It was interesting to listen to the Preliminary Results on-line conference call of Moneysupermarket.com this morning. The results were positive and better than analysts’ forecasts but the interesting bit came in the question/answer session. Top marks though to the company for making the call freely available.
Revenue of the company rose 10% and adjusted earnings per share were up 14%. The dividend was also raised by 10%. The company also noted that trading was strong in the first two months of this year and they anticipate meeting expectations for the year. In other words continued growth, although comparatives will become tougher in the second quarter.
Of particular interest perhaps was a question raised about the possible impact of a Parliamentary Select Committee recommendation that price comparison web sites should compensate past customers when they have not given the lowest possible cost recommendation for a utility supplier, but solely the lowest with whom they have a contract. This has been the focus of a campaign by certain newspapers and has received TV coverage also.
The response to the question of whether the company might be affected by such a proposal was that the company is one of two”accredited” price comparison sites with OFGEM (the utilities regulator) which means they have signed up to their code. They comply with the code and are audited by OFGEM.
The Select Committee did not hear the full conversations in the alleged telephone calls from customers. The script used by the company always commences with a warning that they can only recommend certain suppliers. Likewise under the OFGEM regulations they have to disclose on their web sites if they are only listing suppliers with whom they have contracts.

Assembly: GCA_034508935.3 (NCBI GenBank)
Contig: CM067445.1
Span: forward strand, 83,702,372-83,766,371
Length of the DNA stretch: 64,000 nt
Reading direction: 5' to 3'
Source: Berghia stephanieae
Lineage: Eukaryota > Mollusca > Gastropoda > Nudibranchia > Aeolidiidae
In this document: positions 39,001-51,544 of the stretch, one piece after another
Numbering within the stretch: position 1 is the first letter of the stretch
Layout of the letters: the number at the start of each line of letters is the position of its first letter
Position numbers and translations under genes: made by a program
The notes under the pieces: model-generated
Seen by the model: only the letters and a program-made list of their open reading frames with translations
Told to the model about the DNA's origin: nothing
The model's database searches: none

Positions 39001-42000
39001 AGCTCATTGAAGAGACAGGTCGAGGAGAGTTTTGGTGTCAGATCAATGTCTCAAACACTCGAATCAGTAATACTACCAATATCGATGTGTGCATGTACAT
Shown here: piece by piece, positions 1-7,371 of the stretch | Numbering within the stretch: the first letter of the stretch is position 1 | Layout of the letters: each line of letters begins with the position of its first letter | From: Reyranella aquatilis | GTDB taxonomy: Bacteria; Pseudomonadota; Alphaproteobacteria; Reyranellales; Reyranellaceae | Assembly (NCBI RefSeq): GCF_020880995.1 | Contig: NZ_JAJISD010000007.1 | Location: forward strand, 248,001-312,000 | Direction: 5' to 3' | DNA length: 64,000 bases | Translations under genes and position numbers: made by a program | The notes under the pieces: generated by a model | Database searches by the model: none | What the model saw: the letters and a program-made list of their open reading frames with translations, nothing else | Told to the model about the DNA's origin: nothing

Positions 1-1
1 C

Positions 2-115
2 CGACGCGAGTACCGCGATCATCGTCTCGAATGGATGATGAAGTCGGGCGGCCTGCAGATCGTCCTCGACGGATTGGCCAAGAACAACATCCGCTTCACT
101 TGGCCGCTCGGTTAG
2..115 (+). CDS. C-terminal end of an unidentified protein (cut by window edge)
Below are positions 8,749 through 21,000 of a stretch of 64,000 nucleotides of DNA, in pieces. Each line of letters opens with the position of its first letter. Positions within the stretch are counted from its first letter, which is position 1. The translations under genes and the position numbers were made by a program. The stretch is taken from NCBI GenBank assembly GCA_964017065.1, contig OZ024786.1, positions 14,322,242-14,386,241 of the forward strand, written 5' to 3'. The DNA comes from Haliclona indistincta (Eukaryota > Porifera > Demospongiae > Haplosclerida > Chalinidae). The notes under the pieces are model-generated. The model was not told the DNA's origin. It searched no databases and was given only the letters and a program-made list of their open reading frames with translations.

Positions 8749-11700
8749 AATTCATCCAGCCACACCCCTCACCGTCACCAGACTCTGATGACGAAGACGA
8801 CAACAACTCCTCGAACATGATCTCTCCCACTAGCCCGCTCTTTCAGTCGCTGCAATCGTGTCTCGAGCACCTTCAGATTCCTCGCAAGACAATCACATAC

In summary the suggestion was that it was difficult to see the basis for any legal claim against the company. Note also that utility (gas/electricity) is a relatively small part of the company’s overall revenue (less than 10%) and there are lots of other players in that segment some whom are perhaps not so strict in sticking to the rules.
Other questions/comments were:
Negative comments were made on the Apps, but the company covered their app strategy and they were also researching customer needs on this. In the meantime all their software is mobile optimised. The company is also implementing a new CMS (content management software) product and an “aggregator engine” to improve the service.
Another possible regulatory issue was the use of “auto-renew” for car insurance where customers of car insurers do not get the opportunity to renew or decline. The Financial Ombudsman have apparently received a lot of complaints about this and the FCA is also looking at this issue. It would of course assist price comparison web sites if folks were reminded to review their insurance costs before renewing. The company is making representations on the matter.
What was not asked by anyone was why the company runs such pointless advertisements around the theme “you’re so Moneysupermarket”. It’s not at all clear what message is intended to be transmitted and if it’s just brand awareness advertising then the associations it prompts must be bizarre. Just think how well they might be doing if they actually had advertising that communicated the benefits of using their service. At least that is the view of one shareholder.
The share price fell after the announcement but as so often it was not immediately clear why. In these kinds of companies one suspects that often happens as insiders have the opportunity to sell after a close period. The share price has gone up by 50% in the last few months, so perhaps it is them and other “profit takers” at an opportune moment.
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